Category: Cronkite News

No longer on the fringe: Technology makes golf accessible to disabled community

Stephen Perez Thursday, Feb. 14, 2019 No longer on the fringe: Technology makes golf accessible to disabled community PHOENIX – It was 22 years ago when Navy veteran Diego Suazo was the victim of a shooting that changed his life. Suazo was at a New Year’s party with his family when he tried to break up an argument between his cousin and another person. “We were there for about five to 10 minutes, and I go outside and my cousin is arguing with some guy,” he said. A fight broke out, and when Suazo tried to break it up, the man fighting his cousin took a swing at Suazo. Another man shot Suazo, with the bullet striking him in the back. He collapsed to the ground and knew immediately that he was in trouble. The shooting left him paralyzed from the waist down. He found a difficult recovery aided by an unlikely source: adaptive golf. According to the American Physical Therapy Association, more than 56 million Americans are living with some sort of disability. Adaptive sports can help them remain active and healthy and provide a competitive outlet. And improved technology is providing more opportunities than ever. Suazo, for instance, uses a Paramobile chair in golf. The chair is designed to move over rough or uneven terrain, and the seat and chair back lift the user into a standing...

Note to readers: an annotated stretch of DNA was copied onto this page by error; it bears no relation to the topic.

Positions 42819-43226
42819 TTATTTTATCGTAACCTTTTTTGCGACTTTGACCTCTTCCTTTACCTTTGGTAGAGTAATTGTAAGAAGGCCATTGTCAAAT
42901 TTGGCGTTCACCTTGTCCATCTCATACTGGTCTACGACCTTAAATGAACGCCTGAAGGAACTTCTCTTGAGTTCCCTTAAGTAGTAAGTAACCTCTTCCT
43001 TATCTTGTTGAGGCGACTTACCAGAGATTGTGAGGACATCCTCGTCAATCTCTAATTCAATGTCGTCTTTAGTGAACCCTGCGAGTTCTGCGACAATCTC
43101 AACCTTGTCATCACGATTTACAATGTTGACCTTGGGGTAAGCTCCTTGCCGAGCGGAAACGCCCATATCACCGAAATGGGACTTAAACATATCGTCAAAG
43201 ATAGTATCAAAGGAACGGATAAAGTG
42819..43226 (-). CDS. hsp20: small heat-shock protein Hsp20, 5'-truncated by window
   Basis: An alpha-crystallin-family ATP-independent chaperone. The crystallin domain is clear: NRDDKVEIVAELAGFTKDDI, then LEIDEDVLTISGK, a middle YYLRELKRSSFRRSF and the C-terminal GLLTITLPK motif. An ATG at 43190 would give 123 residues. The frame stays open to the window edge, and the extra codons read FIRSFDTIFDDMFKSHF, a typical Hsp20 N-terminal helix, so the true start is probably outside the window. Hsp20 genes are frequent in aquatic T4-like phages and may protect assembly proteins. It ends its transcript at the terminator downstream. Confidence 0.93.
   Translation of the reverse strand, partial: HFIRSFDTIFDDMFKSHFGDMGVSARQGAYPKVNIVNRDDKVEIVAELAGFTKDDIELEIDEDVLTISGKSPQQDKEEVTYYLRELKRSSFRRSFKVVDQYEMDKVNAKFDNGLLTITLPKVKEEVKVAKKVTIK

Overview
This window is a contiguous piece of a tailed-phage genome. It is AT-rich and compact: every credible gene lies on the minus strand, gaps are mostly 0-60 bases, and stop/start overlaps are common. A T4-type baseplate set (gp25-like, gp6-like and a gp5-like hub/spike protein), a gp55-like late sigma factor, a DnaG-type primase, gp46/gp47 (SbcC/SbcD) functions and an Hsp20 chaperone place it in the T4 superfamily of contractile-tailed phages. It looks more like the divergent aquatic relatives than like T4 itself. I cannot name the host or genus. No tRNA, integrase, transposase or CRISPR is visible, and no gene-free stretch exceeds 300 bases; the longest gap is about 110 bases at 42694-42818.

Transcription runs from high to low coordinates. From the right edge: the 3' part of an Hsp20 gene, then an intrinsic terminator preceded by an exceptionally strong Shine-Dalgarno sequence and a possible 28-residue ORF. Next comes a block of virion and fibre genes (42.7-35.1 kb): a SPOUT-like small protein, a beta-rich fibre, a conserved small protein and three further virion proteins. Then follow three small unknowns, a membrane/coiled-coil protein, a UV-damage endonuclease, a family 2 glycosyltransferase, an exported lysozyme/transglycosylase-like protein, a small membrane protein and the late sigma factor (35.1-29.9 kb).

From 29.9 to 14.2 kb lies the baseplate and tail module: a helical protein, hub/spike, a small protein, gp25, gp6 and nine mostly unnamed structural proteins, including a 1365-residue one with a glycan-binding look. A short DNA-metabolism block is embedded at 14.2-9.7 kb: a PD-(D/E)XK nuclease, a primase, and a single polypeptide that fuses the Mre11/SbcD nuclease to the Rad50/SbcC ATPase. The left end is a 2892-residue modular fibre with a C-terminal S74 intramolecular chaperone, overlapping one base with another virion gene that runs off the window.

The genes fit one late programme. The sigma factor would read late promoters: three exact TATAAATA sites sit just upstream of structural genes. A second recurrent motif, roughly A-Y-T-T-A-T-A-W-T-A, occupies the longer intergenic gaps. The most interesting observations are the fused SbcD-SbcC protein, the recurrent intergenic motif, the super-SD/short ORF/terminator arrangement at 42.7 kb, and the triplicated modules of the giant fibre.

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Senate OKS open space bill, reviving Land and Water Conservation Fund

Andrew Howard Wednesday, Feb. 13, 2019 Senate OKS open space bill, reviving Land and Water Conservation Fund WASHINGTON – After months of gridlock, the Senate overwhelmingly approved a bill that permanently authorizes the Land and Water Conservation Fund, a program that has sent almost $240 million to Arizona for parks and open space projects. The fund was the biggest part of a sweeping 698-page public lands package that includes everything from local land transfers to wildfire initiatives to the designation of a National Nordic Museum. But lawmakers and advocates agreed that the most important part of the bill was the fund, which uses revenue from offshore oil and gas leases to fund federal, state and local open space and recreation projects. Since it was created in 1965, the fund has collected $40 billion and allocated close to half that, but the law authorizing the fund expired on Sept. 30. “It’s almost unconscionable that it was lapsed,” said Kevin Dahl, senior program manager for the Arizona office of the National Parks Conservation Association. “It’s great it’s happening now.” According to the Land and Water Conservation Fund Coalition, Arizona has received $239.5 million from the fund over the years. The money has gone to projects at Grand Canyon National Park, Lake Meade and Saguaro National Park, as well as to state parks like Lost Dutchman and Patagonia Lake. It has also...

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As border budget talks wind down, rhetoric from warring sides heats up